Emanuel, American Airlines Reach Deal Over $8.5B O’Hare Expansion Plan

Chicago Mayor Rahm Emanuel and American Airlines announced Thursday that they had reached an agreement to win the airline's approval of an $8.5 billion overhaul of O'Hare International Airport.

American had originally opposed the expansion plan, unveiled in March, alleging that the proposal contained a "secret provision, inserted at the last minute" that would give additional gates to United Airlines.

American said in a statement after the initial plan was announced that it would be unable to sign the lease, requesting the construction of three additional American gates.

But the deal announced Thursday contains the same number of gates assigned to each airline, with a commitment from the city to expedite construction of three "common use gates" for all carriers to use, Emanuel's office said in a statement.

"This agreement is a watershed moment for Chicago, and it means we will create tens of thousands of jobs for Chicagoans from every part of the city, generate billions of dollars in economic development and strengthen our city's economy for generations," Emanuel said in a statement.

The proposed plan would be the airport's first major capital improvement in more than 25 years, and its largest ever.

If approved, Terminal 2, which is 55 years old, would be torn down to make way for the new "O’Hare Global Terminal" that would streamline customs and immigration processing, according to Emanuel. It would also allow for wider concourses and gates to accommodate larger planes on international flights.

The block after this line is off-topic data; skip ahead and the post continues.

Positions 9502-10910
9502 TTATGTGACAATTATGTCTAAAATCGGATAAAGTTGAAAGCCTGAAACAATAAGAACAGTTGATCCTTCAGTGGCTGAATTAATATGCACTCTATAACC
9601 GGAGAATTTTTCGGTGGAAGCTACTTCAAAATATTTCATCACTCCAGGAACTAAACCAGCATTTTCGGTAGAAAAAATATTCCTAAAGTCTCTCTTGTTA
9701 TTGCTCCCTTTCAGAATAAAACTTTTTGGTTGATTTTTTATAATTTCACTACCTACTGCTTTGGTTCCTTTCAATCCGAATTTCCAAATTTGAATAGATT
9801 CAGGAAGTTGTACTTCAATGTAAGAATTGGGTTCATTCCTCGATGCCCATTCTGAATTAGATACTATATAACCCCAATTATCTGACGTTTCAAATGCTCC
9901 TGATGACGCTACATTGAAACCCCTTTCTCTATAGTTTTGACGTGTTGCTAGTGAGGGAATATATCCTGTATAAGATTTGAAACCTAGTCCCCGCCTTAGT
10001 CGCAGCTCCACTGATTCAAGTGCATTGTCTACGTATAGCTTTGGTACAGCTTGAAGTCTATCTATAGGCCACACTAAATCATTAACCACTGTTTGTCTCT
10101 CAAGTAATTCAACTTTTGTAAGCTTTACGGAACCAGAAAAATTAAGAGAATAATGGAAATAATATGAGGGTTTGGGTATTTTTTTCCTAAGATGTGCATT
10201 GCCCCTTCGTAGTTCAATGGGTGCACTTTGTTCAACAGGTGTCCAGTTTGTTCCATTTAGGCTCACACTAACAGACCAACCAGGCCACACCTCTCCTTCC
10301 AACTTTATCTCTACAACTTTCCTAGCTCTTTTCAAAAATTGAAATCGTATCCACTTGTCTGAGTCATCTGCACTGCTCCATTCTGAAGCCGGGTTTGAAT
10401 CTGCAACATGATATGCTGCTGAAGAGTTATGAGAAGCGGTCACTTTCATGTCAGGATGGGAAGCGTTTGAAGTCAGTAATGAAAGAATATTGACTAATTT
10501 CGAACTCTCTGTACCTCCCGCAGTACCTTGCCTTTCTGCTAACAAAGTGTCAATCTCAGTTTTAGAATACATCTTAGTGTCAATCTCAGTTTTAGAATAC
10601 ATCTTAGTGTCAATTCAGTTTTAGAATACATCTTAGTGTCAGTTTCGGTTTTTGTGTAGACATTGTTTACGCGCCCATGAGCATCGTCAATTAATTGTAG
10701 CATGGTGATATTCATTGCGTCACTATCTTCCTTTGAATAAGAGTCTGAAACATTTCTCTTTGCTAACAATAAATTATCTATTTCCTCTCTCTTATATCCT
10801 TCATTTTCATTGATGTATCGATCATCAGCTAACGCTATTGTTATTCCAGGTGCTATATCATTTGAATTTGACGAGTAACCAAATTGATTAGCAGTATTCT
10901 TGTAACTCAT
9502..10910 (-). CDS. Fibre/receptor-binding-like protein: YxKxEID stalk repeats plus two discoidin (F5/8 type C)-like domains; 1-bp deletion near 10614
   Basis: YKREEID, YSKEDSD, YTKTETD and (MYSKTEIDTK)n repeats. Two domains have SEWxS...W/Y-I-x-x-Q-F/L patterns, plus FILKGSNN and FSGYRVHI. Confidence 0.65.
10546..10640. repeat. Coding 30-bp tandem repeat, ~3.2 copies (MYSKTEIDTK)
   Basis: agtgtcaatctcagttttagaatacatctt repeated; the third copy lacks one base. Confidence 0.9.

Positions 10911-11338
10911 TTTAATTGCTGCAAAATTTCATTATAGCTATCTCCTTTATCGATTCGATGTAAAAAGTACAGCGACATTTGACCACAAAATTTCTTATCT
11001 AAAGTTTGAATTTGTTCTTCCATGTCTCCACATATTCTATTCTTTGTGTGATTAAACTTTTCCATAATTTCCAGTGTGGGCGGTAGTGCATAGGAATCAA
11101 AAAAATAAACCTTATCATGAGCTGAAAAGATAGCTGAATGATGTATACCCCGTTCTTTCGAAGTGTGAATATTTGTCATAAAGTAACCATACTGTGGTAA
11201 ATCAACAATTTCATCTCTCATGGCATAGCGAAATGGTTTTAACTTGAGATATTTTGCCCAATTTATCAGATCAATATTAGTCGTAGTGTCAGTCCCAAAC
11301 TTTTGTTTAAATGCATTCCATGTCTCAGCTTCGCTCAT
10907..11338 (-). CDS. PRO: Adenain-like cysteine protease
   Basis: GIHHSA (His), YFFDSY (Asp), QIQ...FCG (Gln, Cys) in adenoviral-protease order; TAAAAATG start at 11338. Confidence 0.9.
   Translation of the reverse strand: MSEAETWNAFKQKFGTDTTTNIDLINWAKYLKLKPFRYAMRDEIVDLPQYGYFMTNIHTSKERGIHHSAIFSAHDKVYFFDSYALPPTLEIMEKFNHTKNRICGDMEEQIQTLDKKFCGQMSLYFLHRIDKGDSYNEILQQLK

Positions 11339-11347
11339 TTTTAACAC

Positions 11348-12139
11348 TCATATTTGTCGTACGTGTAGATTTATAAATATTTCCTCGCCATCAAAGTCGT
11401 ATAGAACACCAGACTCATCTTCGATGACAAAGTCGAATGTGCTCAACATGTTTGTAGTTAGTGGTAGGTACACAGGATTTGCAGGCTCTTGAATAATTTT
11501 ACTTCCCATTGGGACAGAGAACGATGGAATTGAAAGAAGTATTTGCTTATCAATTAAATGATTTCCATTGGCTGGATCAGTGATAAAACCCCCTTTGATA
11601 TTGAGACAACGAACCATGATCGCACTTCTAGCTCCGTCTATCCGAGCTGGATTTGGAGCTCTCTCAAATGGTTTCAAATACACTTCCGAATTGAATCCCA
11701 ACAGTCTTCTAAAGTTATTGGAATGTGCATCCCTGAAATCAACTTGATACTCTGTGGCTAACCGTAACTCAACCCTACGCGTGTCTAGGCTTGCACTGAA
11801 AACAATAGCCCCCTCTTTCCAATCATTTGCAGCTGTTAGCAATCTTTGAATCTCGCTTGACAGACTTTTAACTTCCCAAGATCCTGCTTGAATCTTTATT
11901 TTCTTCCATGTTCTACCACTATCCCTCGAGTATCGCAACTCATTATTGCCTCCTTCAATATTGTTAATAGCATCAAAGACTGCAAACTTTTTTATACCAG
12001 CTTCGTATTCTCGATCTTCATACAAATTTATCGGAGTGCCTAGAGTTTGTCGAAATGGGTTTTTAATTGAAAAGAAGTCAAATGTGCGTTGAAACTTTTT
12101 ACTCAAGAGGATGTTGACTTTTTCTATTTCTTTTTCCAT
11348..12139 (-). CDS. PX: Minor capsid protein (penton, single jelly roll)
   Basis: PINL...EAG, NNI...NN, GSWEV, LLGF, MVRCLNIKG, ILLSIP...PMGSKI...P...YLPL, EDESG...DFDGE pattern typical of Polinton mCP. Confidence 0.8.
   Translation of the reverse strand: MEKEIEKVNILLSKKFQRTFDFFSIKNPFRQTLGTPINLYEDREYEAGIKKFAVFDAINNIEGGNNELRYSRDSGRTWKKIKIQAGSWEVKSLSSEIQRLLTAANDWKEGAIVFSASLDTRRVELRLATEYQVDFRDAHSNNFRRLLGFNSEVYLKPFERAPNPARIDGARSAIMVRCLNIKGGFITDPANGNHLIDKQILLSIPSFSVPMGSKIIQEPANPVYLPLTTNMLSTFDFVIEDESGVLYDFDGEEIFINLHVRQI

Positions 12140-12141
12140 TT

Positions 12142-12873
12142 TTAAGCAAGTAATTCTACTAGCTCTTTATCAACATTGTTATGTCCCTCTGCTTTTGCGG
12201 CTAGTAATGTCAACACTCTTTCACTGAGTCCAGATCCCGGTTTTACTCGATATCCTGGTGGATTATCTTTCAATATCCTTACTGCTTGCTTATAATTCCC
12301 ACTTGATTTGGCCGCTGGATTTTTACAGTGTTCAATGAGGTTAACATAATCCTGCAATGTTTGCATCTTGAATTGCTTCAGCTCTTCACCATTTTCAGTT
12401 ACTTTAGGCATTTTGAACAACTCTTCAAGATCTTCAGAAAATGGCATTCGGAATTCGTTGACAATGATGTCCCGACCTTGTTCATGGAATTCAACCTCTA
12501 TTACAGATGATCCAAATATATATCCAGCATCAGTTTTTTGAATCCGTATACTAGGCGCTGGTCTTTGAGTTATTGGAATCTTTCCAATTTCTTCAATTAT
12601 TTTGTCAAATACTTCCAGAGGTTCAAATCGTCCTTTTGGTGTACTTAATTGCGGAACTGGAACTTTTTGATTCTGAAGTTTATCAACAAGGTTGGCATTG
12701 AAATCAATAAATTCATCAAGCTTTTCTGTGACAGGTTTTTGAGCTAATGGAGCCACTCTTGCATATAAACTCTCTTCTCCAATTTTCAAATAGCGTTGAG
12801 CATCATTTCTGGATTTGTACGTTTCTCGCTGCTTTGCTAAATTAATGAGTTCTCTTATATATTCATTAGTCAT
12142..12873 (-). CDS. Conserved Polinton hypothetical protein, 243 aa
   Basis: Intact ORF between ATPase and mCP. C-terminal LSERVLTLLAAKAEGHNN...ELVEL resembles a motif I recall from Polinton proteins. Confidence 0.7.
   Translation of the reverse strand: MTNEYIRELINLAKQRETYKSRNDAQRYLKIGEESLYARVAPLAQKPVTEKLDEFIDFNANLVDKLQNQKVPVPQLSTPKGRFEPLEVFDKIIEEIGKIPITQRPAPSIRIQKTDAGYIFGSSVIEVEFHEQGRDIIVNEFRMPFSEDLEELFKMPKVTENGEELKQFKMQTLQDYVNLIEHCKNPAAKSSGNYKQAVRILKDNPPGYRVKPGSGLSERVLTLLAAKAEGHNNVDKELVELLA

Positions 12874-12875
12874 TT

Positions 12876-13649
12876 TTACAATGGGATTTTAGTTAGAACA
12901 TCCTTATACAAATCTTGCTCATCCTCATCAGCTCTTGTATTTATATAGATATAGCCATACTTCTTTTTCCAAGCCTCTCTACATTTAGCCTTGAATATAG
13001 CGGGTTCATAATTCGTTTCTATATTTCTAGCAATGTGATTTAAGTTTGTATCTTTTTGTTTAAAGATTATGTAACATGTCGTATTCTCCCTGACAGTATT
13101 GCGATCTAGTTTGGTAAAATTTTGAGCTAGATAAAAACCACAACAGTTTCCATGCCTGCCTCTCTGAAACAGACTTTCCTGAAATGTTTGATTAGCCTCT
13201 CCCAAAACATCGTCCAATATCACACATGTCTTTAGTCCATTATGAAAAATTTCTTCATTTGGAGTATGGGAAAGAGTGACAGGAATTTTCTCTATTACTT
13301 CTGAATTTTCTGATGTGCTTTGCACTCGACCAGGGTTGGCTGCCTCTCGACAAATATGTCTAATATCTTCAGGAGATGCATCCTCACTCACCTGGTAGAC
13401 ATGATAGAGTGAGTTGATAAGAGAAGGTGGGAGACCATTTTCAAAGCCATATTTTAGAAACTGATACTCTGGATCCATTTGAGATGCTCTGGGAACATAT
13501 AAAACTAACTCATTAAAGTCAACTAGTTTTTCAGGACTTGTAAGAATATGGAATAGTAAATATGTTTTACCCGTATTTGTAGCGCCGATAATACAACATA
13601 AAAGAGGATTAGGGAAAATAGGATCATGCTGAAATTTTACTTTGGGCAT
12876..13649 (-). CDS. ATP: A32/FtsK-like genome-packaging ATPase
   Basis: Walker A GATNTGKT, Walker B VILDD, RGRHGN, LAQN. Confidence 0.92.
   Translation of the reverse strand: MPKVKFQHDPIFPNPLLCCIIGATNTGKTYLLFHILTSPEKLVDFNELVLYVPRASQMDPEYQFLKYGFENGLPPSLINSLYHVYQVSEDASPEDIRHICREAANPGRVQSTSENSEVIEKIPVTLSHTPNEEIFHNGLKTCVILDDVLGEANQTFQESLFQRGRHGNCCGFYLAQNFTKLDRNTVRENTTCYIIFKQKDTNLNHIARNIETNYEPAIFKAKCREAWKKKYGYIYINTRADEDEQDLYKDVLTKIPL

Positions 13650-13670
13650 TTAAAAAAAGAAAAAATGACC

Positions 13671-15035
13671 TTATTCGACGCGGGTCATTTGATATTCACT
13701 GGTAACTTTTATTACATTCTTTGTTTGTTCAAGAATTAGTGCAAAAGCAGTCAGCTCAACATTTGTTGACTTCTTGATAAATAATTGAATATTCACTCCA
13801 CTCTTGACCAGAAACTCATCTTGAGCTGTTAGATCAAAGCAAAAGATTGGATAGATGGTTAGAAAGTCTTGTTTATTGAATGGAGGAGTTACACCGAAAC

Terminals 1 and 3 would also undergo renovations, officials said, with an upgrade and expansion planned for Terminal 5. In total, the proposal would increase gate capacity by 25 percent and increase terminal square footage from 5.5 to 8.9 million square feet, according to the City.

The plan also includes improvements to security screening in an effort to reduce wait times, three new baggage systems as well as new self-service technologies to make the check-in process faster and easier, Emanuel said.

The deal comes as the airlines near the end of a 35-year lease in May. Emanuel sought to leverage that expiration to obtain higher fees from carriers that would in turn finance the project, paying for the construction without using tax dollars.

In all, the expansion is projected to take 8 years and would create 60,000 construction jobs, the City said.

Despite more than two weeks of public disapproval, American said in a statement Thursday that the plan will "allow American Airlines to continue to invest and grow in the city of Chicago."

"We are strongly supportive of this agreement because it is what is best for the city of Chicago, our 9,300 Chicago team members and our customers," American CEO Doug Parker said. "We look forward to growing at O’Hare in the years to come."

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